A group of three temples of Siva at Boudh town called the Rameswar or Ramanath
temples , dating back to the 9th century A.D. are reputed for their special
The decorative motifs and the plastic art of three temples at Boudh are
certainly superior to and older than the great lingaraj-Ananta –Vasudeva group.
One particular feature of the Ramanath temple is worth particular attention.
Their plan is quite different from any other temples. In plan these temples are
eight-rayed stars and the argha-pattas of the lingas are also similar.These
magnificent temples built of red sandstone and profusely carved are stated to
have been constructed in mid-ninth century A.D. The temples with rich texture
and curved surfaces are strikingly noteworthy. Each of these temples stands by
itself on a raised platform and each consists of a cell and an attached portico.
The minute recesses and angularities produce a charming effect of light and
shade and confer an appearance of greater height from the continued cluster of
vertical lines than they really possess. Archeological Survey of India has
preserved this temple.
Jagati is situated at a distance of 16 Km. from Boudh . Near the village at
Gandhradi, is situated the famous twin temples of Nilamadhava and Sidheswar.
These temples were constructed under the patronage of the Bhanja rulers of
Khinjali mandala in 9th century A.D. These two temples were built on one
platform which are exactly similar to each other. The one on the left hand is
dedicated to Siva named Siddheswar and its sikhara is surmounted by a
Sivalinga.The second is dedicated to Vishnu ,named Nilamadhava and its sikhara
is surmounted by a wheel of blue chlorite. The principle of construction of the
Jagamohanas at gandharadi is slightlt different than that of other temples.
Their roofs are built on the cantilever principle and originally it appears to
have been supported on twelve large pillars arranged as a hollow square .
Thus each side had four pillars of which the central ones flanked an opening.
Originally these two Jagamohanas appear to have been open on all sides; but
later on the lintels on all sides appear to have given away and then it became
necessary to fill in the gaps between pillars with the exception of the four
openings with ashlar masonry. At the same time the side openings were filled up
with a jali or lattice of blue chlorite towards the bottom and a frieze of four
miniature temple sikharas over it. This arrangement is not followed in later
temples where the ingress of light into jagamohana is through four or five stone
pillars in the opening used as window bars.
The style of ornamentation in the jagamohans of the Gandharadi temples is
altogether different. Even stylized chaitya-windows are rarely to be seen at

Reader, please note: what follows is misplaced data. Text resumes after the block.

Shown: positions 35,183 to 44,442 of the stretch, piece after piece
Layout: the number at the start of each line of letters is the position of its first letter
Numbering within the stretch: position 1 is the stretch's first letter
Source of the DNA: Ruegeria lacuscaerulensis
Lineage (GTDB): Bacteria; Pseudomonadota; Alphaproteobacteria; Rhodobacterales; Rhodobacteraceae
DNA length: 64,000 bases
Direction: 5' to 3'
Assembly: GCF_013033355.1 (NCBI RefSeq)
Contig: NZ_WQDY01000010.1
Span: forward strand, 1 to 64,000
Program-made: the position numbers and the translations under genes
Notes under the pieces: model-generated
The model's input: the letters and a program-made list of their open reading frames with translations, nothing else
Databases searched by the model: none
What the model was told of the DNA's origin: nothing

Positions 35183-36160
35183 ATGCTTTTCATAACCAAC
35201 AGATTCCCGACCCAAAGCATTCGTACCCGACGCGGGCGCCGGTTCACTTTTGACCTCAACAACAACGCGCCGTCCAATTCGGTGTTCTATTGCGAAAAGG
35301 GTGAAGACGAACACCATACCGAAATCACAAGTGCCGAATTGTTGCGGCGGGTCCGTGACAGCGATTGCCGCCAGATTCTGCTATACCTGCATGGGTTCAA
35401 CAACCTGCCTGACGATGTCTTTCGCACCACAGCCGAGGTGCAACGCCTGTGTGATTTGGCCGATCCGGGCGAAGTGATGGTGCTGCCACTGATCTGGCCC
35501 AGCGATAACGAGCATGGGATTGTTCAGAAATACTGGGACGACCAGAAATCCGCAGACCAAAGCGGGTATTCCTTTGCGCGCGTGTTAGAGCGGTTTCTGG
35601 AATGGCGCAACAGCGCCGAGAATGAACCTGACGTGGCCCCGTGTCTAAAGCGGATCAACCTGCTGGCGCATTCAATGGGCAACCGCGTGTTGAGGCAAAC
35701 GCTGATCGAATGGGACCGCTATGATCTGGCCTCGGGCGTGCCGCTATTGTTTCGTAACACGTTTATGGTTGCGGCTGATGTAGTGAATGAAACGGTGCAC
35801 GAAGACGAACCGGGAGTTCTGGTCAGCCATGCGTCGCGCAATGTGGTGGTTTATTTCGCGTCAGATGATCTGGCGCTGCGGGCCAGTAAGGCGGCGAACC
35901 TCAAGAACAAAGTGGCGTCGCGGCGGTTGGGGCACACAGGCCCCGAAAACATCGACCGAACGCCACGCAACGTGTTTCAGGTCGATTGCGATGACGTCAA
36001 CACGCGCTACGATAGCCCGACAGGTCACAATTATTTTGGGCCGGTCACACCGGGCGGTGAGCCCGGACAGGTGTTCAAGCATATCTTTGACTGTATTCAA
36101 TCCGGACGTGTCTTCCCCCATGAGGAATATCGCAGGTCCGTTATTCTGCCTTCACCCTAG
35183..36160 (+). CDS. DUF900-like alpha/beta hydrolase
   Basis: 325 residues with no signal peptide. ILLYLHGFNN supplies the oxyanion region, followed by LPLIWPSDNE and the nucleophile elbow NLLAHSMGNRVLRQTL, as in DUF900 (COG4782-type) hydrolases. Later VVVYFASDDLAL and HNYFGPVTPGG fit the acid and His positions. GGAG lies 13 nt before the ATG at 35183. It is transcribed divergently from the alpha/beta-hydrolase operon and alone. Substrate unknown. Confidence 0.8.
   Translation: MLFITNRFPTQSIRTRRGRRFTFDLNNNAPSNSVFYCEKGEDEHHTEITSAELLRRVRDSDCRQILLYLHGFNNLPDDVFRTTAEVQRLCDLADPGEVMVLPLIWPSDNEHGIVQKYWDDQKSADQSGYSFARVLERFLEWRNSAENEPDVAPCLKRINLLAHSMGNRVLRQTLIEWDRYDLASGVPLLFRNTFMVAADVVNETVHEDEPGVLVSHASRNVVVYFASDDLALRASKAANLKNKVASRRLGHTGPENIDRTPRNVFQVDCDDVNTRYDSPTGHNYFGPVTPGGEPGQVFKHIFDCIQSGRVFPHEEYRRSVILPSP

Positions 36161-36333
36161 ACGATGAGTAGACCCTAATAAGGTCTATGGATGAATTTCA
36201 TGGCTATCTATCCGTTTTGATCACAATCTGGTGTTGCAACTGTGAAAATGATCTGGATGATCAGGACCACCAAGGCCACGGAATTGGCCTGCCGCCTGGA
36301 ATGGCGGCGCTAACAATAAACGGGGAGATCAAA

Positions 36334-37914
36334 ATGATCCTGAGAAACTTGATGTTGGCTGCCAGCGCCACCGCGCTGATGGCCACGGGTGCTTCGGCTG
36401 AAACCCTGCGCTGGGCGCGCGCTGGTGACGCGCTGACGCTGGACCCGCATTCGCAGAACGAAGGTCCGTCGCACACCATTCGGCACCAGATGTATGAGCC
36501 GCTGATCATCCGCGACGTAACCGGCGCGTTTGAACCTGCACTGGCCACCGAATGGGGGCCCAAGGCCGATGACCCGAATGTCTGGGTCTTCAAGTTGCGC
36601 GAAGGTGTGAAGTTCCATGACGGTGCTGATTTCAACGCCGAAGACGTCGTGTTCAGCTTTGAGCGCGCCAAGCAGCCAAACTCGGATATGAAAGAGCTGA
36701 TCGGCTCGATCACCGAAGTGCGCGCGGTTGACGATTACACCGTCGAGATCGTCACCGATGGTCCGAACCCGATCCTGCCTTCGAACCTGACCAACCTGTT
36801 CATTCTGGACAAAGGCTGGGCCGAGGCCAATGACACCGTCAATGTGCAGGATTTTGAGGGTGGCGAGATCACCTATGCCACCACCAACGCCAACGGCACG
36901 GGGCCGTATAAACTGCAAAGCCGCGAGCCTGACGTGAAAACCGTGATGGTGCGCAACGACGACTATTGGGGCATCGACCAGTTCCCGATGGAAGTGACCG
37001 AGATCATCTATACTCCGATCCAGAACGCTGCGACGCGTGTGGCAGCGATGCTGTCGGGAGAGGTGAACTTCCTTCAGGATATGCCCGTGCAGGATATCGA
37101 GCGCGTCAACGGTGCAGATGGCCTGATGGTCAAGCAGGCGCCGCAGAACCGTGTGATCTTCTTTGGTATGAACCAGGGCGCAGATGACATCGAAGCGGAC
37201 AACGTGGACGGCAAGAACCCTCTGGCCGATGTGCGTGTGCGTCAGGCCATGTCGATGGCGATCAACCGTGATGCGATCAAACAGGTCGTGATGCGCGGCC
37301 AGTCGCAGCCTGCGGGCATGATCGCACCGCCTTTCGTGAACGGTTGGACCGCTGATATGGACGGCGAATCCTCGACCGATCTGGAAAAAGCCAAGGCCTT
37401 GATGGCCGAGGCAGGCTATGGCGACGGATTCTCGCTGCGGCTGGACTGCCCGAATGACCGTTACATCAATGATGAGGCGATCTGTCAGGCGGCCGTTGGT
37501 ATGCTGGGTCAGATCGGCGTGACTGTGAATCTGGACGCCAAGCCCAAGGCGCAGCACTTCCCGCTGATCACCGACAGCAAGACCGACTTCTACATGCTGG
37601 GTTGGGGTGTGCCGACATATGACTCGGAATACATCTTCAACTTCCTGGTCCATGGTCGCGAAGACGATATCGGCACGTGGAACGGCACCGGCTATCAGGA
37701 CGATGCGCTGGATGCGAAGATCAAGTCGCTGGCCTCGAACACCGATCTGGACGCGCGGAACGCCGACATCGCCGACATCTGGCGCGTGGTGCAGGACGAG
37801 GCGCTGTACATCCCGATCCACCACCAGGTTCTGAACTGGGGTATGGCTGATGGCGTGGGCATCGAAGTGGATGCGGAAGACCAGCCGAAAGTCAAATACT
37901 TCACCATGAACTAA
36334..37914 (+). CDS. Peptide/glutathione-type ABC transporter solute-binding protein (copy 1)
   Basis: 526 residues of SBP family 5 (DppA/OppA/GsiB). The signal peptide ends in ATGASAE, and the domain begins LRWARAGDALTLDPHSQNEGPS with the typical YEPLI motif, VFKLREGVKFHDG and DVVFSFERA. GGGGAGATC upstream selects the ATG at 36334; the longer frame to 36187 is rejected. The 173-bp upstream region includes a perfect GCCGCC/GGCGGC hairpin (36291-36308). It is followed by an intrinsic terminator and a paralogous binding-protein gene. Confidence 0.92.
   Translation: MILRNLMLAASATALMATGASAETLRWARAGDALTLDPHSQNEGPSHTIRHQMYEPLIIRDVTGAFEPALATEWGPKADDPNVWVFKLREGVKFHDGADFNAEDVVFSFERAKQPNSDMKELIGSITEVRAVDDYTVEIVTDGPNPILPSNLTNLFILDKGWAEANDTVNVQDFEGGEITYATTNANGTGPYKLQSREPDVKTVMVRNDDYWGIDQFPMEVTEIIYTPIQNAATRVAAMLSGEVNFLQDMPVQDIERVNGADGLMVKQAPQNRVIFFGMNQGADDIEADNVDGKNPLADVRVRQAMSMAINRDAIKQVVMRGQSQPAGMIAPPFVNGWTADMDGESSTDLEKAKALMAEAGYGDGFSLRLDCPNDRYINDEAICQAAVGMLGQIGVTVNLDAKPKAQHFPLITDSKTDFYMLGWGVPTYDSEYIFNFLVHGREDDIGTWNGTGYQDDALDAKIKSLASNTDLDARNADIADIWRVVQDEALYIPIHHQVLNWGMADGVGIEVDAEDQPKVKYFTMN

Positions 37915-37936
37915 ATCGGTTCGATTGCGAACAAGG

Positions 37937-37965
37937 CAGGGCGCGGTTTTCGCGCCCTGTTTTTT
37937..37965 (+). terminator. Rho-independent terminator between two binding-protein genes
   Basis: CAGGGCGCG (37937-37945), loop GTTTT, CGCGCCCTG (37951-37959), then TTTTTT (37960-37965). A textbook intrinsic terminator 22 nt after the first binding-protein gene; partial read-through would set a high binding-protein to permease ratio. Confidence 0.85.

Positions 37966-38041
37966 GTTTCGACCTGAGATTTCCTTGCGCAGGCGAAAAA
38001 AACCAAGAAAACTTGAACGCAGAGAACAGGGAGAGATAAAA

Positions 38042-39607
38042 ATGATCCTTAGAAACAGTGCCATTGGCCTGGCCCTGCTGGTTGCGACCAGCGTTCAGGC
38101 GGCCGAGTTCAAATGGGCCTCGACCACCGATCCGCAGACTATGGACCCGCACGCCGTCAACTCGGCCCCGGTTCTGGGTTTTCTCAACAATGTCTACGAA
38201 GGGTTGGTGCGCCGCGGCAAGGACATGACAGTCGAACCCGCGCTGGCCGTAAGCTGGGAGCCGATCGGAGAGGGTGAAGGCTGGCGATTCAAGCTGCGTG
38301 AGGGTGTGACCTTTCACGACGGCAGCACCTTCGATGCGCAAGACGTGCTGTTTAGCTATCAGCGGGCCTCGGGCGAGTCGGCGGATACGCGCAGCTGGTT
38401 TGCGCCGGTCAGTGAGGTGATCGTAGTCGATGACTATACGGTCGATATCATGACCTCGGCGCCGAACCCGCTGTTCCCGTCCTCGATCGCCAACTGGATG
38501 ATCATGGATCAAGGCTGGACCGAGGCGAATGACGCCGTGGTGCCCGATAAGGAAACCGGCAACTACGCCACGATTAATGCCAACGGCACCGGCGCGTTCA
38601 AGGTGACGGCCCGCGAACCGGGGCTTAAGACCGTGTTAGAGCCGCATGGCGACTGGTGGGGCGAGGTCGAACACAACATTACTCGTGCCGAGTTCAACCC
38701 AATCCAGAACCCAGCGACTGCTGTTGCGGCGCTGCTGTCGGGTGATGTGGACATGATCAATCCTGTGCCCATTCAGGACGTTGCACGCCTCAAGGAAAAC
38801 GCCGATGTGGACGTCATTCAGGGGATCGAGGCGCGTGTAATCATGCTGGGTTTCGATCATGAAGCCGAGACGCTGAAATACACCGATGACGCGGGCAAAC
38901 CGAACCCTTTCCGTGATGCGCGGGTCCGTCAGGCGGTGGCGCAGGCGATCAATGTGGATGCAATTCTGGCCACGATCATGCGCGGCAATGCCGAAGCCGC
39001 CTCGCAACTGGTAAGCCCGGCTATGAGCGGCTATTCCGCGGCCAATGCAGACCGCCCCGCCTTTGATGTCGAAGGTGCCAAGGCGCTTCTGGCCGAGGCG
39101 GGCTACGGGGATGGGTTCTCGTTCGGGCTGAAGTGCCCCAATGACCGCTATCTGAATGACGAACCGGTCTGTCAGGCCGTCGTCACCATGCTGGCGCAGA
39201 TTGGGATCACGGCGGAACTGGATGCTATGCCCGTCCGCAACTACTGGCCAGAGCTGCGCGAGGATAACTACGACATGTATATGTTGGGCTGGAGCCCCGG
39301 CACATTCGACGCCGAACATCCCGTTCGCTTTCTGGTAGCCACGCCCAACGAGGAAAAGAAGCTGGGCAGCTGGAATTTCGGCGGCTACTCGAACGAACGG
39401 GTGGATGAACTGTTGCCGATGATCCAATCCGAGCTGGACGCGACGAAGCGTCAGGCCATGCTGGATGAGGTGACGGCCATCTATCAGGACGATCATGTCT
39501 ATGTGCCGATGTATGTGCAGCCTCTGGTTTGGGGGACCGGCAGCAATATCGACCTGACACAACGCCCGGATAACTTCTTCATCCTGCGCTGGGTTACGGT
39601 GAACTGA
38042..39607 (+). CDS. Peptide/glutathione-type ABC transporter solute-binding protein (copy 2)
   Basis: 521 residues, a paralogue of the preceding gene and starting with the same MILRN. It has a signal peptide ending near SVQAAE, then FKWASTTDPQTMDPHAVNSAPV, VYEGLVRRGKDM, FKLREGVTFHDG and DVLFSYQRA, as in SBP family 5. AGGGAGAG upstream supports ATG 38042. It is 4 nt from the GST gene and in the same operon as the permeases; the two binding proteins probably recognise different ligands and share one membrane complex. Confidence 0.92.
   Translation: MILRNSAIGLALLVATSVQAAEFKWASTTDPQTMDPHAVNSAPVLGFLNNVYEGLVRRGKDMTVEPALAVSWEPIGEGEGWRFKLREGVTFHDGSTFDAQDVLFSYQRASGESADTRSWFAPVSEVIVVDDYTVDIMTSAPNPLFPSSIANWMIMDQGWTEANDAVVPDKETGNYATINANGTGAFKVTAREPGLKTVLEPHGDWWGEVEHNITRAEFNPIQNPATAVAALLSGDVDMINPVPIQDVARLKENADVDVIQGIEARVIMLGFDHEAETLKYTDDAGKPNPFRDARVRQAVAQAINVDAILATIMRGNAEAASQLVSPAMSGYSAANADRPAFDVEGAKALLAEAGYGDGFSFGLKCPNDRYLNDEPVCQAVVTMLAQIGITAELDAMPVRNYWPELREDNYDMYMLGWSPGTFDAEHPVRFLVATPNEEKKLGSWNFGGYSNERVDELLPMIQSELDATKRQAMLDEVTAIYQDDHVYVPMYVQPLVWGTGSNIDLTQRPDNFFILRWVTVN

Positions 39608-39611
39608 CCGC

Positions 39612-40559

Gandharadi except at the bases of the pilasters of the vimana . the
ornamentation on these two jagamohans is very simple and much less overcrowded .
The importance of the Gandharadi temples lies in the fact that they provide a
link and that a very important one, in the chain of the evolution ,in the chain
of the evolution of the mediaeval Orissan temple type.
The Gandharadi temple is also locally known as ‘Chari Sambhu Mandira ‘ ( the
temple of four Sambhus or Siva lingas). In the Siva temple Siddheswar is the
presiding deity. In the Jagamohan ,to the left of the door leading to the
sanctum is the siva Linga called Jogeswar and to the right of the door is the
linga called Kapileswar. At a little distance from Siddheswar standsa the
temples of Paschima Somanath ( Siva), the door of the temple opening to the
Some images of considerably antiquity are found worshipped in shrines nearby.
Notable among them are the images of Ganesh in the temple of Paschima somanath
and a beautiful image of eight armed Durga worshipped under a banyan tree,the
later image being badly eroded due to the vagaries of weather. These images
probably once adorned the siddheswar temple .Portions of beautifully carved door
steps in black chlorite and other decorative motifs have been unearthed. In the
vicinity of the temple. A five feet (1.52 meters) high Hanuman image of good
workmanship is being worshipped near the village Jagati and a beautiful carved
Nabagraha slab is lying in the cornfield. Archeological Survey of India has
preserved this place. .
Rameswar or Ramanath temples :
Rameswar or Ramanath temples, dating back to the 9th century A.D. The decorative
motifs and the plastic art of three temples at Boudh are certainly superior to
and older than the great Lingaraja -Ananta -Vasudeva group. Their plan is quite
different from any other temples. In plan these temples are eight-rayed stars
and the Argha-Pattas of the Lingas are also similar. These magnificent temples
were built of red sandstone and profusely carved. The temples with rich texture
and curved surfaces are strikingly noteworthy.
This is the palace of ex-Ruler of Boudh locally known as Rajabati. This was
constructed during the reign of Raja Jogindra Dev ,who was benevolent and
generous ruler. The palace is a picturesque and handsome building commanding a
fine view of Mahanadi.